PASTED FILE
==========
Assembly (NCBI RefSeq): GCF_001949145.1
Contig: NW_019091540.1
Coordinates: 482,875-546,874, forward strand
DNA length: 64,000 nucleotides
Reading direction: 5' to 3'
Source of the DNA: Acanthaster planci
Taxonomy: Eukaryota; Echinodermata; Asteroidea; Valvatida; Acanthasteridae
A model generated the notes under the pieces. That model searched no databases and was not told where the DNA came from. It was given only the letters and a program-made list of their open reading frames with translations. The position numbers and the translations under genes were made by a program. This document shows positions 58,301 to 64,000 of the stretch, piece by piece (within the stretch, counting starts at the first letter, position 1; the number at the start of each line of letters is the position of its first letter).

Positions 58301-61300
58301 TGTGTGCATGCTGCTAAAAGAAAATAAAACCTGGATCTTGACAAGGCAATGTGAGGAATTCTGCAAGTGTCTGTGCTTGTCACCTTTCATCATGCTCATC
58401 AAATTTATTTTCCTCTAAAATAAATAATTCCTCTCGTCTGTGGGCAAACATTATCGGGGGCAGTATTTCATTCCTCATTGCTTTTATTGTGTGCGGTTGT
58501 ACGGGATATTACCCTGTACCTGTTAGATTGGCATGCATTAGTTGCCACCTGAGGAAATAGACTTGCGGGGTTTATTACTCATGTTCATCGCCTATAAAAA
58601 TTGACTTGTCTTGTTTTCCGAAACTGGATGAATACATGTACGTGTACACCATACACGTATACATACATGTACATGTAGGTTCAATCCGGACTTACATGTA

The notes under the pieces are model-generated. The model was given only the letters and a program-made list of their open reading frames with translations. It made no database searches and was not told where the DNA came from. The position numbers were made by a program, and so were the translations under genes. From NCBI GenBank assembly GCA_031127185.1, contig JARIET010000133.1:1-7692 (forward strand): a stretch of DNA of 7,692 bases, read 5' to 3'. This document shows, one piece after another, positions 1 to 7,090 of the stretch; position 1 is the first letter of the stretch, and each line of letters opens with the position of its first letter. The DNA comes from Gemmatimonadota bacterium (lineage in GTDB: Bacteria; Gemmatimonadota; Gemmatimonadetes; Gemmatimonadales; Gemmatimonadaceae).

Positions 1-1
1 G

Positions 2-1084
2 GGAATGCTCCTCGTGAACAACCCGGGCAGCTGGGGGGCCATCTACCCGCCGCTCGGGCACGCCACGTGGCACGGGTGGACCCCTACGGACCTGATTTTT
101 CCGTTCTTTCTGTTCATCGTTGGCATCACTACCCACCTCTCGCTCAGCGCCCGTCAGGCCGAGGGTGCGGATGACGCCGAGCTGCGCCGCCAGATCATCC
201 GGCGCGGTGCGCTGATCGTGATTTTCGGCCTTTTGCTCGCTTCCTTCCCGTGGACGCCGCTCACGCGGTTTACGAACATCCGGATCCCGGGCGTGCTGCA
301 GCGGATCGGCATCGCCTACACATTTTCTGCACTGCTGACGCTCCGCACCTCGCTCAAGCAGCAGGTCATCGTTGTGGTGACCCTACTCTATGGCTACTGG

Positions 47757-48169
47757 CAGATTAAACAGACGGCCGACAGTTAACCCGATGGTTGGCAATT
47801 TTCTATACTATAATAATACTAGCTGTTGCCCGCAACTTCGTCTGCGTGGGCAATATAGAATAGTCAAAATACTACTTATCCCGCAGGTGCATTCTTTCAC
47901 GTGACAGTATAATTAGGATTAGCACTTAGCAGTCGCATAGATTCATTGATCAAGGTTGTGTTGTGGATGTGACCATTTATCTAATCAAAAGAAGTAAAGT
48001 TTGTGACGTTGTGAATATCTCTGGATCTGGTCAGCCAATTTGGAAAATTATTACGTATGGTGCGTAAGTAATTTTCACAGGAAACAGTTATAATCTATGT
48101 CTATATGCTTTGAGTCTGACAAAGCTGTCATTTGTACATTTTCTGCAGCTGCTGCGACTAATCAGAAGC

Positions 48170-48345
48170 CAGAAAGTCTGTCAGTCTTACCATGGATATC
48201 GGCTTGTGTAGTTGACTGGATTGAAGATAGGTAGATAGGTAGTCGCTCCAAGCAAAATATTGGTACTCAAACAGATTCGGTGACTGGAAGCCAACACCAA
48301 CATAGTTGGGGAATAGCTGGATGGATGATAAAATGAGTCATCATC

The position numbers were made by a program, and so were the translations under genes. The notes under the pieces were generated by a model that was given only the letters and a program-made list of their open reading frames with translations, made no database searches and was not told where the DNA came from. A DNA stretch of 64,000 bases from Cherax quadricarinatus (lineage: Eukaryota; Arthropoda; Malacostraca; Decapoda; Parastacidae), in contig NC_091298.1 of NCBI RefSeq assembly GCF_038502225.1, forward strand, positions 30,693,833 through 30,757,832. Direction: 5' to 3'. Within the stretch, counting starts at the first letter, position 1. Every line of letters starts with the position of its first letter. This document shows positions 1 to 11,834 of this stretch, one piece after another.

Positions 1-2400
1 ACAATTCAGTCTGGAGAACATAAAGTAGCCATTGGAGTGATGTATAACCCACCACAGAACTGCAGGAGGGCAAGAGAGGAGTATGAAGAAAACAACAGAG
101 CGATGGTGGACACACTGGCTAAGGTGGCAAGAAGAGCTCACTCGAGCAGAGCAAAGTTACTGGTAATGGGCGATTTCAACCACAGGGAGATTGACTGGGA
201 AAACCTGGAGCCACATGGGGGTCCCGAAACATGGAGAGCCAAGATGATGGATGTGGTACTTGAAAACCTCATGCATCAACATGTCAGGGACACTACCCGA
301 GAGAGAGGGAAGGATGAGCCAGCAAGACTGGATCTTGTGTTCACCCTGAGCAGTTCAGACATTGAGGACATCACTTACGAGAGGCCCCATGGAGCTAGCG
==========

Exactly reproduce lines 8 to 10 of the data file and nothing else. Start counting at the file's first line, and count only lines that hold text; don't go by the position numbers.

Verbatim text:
A model generated the notes under the pieces. That model searched no databases and was not told where the DNA came from. It was given only the letters and a program-made list of their open reading frames with translations. The position numbers and the translations under genes were made by a program. This document shows positions 58,301 to 64,000 of the stretch, piece by piece (within the stretch, counting starts at the first letter, position 1; the number at the start of each line of letters is the position of its first letter).

Positions 58301-61300
58301 TGTGTGCATGCTGCTAAAAGAAAATAAAACCTGGATCTTGACAAGGCAATGTGAGGAATTCTGCAAGTGTCTGTGCTTGTCACCTTTCATCATGCTCATC